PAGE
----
Police Chief Michael Wynn, left, Fire Chief Thomas Sammons and Eric Lamoureaux, community coordinator for the Pittsfield Public Schools, at Monday's announcement.
PITTSFIELD, Mass. — All city public schools will receive backpack trauma kits equipped to handle a multitude of emergency situations.
Fire Chief Thomas Sammons alongside Police Chief Michael Wynn and Eric Lamoureaux of the Pittsfield Public Schools announced Monday the delivery of 15 trauma kits that were secured through a Massachusetts Emergency Management Agency grant.
"This is a whole approach the city is taking in responding to an active shooter," Sammons said at Fire Department headquarters on Monday morning. "The Police and Fire Department have worked together on active shooter scenarios and these kits have a lot of the same items that we carry and deploy."
Sammons said the grant was submitted in the fall and was a joint effort between the Fire, Police, and School departments. The grant was $9,735 in total; each kit cost around $650.
"This is a great example of three city departments working together for the common good of our residents," the chief said. "It is unfortunate that we have to think about this but it is better to plan ahead then to not think about it."
Sammons opened one of the packs that contain five sub packs containing a clot pack, quick clot dressing, pressure dressing, occlusive dressing, eyewash and a stretcher among other items to provide immediate wound care in an emergency.
Wynn said the kits are really active shooter kits congruent with emergency services' developing active assailant protocol. But he said the packs have a variety of uses and are more likely to be applied in a different emergency situation.
"The closer we can get the trauma kits to the front line, the more likely it is going to have a positive impact on the outcome," he said. "So although we are planning for the worse case ... these kits can be applied in a variety of circumstances. It doesn't matter if there is a car crash in proximity to the school or there is a laceration that occurs in one of the shops."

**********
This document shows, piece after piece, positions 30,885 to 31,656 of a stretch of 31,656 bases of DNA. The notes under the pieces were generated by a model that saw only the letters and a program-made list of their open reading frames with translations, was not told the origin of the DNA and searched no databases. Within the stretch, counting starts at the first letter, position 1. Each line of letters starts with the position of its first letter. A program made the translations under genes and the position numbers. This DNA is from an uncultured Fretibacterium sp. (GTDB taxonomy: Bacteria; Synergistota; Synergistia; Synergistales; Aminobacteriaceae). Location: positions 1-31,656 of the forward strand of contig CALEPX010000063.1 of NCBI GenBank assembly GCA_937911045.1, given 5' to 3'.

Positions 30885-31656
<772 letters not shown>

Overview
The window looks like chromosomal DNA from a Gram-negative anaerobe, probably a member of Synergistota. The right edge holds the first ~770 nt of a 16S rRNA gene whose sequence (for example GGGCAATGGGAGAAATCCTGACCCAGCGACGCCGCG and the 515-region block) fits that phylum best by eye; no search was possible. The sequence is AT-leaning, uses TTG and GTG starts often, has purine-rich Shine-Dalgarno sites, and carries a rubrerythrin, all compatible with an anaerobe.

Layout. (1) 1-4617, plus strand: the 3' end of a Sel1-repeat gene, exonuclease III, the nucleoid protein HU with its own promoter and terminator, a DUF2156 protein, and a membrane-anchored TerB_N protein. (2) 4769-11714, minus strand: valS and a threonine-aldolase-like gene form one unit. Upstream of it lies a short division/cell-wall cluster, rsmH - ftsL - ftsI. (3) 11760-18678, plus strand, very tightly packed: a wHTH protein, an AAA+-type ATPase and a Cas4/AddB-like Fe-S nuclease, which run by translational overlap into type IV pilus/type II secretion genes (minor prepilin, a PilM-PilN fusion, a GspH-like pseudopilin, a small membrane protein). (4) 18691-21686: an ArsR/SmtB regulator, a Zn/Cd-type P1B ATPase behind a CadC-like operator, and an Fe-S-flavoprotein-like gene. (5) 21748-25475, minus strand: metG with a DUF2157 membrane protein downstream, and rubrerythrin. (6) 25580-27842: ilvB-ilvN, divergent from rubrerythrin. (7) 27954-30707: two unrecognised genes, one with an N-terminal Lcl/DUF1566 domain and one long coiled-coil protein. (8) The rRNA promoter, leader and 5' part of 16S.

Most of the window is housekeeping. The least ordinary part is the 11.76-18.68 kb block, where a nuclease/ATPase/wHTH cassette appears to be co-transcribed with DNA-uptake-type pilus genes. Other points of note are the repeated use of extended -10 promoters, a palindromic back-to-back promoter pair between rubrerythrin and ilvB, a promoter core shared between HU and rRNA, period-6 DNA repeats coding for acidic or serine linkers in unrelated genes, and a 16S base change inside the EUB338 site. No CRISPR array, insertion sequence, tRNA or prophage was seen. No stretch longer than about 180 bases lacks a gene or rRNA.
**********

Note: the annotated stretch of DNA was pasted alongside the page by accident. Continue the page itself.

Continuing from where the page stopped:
Lamoureaux said the kits would likely be delivered to the schools next week and representatives from emergency services would train the head nurse and staff on how to use them. From there, they will train medical response teams set up in each building.
"Many times it is the staff first-responders within the building who need to act first until fire, police, and EMS arrive," he said. "As we distribute these kits to the buildings ... the schools' medical response teams will be trained in how to use them."
He said he was thankful for the partnership between the schools and city first -responders and that the school has also trained staff in first aid and cardiopulmonary resuscitation and will continue to expand this training.
iBerkshires.com welcomes critical, respectful dialogue; please keep comments focused on the issues and not on personalities. Profanity, obscenity, racist language and harassment are not allowed. iBerkshires reserves the right to ban commenters or remove commenting on any article at any time. Concerns may be sent to firstname.lastname@example.org.
iBerkshires.com welcomes critical, respectful dialogue. Name-calling, personal attacks, libel, slander or foul language is not allowed. All comments are reviewed before posting and will be deleted or edited as necessary.
Alternate side parking is a traffic law that dictates which side of a street cars can be parked on a given day. It allows for more efficient seasonal clean up and can improve better traffic flow.
click for more
The Committee on Public Health and Safety approved taking up a petition to fill the vacant resource officer position at Reid Middle School and began the conversation about police presence in the schools. click for more